Chester – A Winter Break

Each December I return to U.K for Christmas. This year I visited Chester. After visiting family and friends I spend a few days getting to know other places in the U.K.

I do love Winter Breaks in the UK. Recently London, Bath, Bristol, York and Leeds have been included in my travels.

A short drive to Liverpool and Manchester airports. An easy trip back to Andalusia. I could choose plenty of flight times to Malaga.

Here are some tips I gleaned for this visit if you ever have chance to go:

Chester Cathedral

The City Walls Chester

Walk the circuit along on the Roman walls. These walls and towers were built by the Romans between 70 and 80 AD. This route is 3.2km or 2 miles. You get an elevated view of the city and the surrounding countryside. The walls mark the boundary of Medieval Chester and are the most complete Roman wall structure in Britain. There are many starting points along the route. We started at the Eastgate clock tower. You can get up onto the wall up the steps to the side of the clock tower gate.

Some parts of the circuit are at ground level (near to Chester University and the castle) but the route is clearly signposted.

Keep the old wall in sight if you don´t see the signposts, that way you will not get lost.

It is a great vantage point to take photos and you can even see the hills of Wales along some points of the walk.

Walking the City Walls Chester

Boutique Shops in Chester

Along the wall I stopped off at a gift shop, Pemberleys of Chester. This cosy little shop had lots of gift items, locally made products such as jewellery and fudge. I bought a few Christmas presents and a furry warm hat. It was pretty cold on that December morning up on the walls.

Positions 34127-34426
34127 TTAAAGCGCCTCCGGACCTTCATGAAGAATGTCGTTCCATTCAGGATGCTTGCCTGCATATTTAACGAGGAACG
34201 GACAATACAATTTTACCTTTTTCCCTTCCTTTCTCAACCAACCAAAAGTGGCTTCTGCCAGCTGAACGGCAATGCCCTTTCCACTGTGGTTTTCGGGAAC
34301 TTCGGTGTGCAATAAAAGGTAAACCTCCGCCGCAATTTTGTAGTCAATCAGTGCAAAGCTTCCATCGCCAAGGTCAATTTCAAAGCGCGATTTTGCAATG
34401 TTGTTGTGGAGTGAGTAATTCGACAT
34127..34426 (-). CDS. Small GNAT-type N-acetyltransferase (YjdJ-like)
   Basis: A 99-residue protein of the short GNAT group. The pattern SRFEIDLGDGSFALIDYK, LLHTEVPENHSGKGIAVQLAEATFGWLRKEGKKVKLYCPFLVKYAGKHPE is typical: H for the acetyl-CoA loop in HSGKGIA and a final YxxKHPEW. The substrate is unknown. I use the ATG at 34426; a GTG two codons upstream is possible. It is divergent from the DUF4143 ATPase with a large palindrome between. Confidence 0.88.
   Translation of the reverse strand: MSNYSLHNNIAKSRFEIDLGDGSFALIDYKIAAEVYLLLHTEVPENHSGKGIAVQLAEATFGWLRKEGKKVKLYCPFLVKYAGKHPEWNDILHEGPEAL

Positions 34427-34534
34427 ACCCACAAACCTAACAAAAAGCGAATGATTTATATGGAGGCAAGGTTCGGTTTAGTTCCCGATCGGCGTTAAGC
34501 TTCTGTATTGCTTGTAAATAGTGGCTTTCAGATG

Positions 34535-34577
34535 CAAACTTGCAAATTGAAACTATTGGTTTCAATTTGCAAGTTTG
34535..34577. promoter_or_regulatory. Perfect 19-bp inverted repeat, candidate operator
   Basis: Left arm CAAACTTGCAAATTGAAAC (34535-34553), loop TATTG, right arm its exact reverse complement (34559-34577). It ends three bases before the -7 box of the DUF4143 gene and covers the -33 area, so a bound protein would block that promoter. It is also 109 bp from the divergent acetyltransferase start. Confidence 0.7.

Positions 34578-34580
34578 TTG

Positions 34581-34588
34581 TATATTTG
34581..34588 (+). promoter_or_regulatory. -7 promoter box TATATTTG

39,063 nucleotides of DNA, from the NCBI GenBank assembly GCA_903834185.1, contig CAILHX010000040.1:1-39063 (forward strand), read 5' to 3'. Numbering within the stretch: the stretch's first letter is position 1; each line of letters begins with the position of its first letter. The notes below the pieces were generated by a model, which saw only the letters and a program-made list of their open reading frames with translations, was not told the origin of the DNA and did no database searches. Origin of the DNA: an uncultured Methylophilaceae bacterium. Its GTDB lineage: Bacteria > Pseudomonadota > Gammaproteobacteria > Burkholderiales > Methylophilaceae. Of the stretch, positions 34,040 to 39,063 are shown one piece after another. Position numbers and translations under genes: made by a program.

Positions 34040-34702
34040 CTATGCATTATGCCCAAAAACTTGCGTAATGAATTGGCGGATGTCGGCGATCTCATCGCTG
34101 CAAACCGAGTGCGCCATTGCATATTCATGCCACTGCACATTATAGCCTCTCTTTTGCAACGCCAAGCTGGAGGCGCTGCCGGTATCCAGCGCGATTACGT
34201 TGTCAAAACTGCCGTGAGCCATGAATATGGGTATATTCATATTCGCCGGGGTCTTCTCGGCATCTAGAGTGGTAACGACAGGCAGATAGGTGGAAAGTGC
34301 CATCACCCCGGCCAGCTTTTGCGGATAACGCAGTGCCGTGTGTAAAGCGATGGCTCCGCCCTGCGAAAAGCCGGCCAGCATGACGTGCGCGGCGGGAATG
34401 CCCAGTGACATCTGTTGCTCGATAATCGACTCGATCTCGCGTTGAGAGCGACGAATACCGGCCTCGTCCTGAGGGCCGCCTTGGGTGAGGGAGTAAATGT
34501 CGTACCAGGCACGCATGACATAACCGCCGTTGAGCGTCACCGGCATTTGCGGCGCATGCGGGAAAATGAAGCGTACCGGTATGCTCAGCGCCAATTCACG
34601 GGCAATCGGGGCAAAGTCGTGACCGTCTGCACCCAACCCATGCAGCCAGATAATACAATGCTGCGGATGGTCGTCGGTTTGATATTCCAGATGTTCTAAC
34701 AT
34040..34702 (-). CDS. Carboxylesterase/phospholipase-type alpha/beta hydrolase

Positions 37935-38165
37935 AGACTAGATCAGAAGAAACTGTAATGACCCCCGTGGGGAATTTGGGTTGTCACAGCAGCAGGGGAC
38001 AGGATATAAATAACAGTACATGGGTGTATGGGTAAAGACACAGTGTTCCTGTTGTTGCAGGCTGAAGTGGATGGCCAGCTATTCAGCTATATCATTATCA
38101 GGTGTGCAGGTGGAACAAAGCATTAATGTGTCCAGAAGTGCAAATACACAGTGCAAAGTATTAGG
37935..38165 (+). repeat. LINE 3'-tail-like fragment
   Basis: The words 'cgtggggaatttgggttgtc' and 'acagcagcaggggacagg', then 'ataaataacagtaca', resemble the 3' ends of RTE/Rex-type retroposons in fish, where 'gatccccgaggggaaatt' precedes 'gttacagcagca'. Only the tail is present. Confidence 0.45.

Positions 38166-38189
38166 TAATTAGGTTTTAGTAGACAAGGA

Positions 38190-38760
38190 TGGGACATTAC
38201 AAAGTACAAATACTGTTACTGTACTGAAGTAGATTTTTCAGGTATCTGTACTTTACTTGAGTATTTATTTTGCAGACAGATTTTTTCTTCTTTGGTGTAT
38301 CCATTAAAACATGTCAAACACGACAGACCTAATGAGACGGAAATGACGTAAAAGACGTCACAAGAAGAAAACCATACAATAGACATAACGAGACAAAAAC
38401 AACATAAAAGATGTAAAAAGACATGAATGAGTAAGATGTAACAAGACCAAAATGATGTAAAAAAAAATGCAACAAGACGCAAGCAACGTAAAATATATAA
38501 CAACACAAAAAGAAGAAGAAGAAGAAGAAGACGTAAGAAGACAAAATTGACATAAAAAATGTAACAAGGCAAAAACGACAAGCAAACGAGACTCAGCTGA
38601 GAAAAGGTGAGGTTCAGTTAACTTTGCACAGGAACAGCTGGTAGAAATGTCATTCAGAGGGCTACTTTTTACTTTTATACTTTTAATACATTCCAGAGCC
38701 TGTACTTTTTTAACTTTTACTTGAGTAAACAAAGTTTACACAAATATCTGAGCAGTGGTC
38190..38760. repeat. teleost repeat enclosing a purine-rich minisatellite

Please be careful along the walls as they are uneven. With ice and rain they can be very slippery. The walls are quite low too, sometimes you need to grab the hand rail to avoid falling. The city of Chester try to maintain the walls as well as they can.

Walking the City Walls Chester

Afternoon Tea in Chester

Something I didn’t get chance to do but had planned was Afternoon Tea. This is something of a tradition when I visit England. This year the delayed train up to Chester (snow and a tree on the line!) scuppered my plans slightly.

I would have taken tea at The Grovesnor Hotel or possibly in Katies Tea Rooms in The Rows. Scones, macaroons, finger sandwiches. Glorious. Both are firmly on the list for another time.

The Grovesnor Hotel Chester

Chester City Centre

Another reason I love returning to U.K is for the shopping.

In Chester city centre you will come across The Rows. This charming area of town is a two tiered medieval shopping area with shops on the ground floor and on the upper floor. You will also come across the Grovesnor Shopping Centre nearby which has many high street stores inside.

The main market is Chester Market which is right next to the town hall on Princess Street.

Chester also has the largest shopping outlet in the UK, Cheshire Oaks.

This is a short drive away and connected by public transport.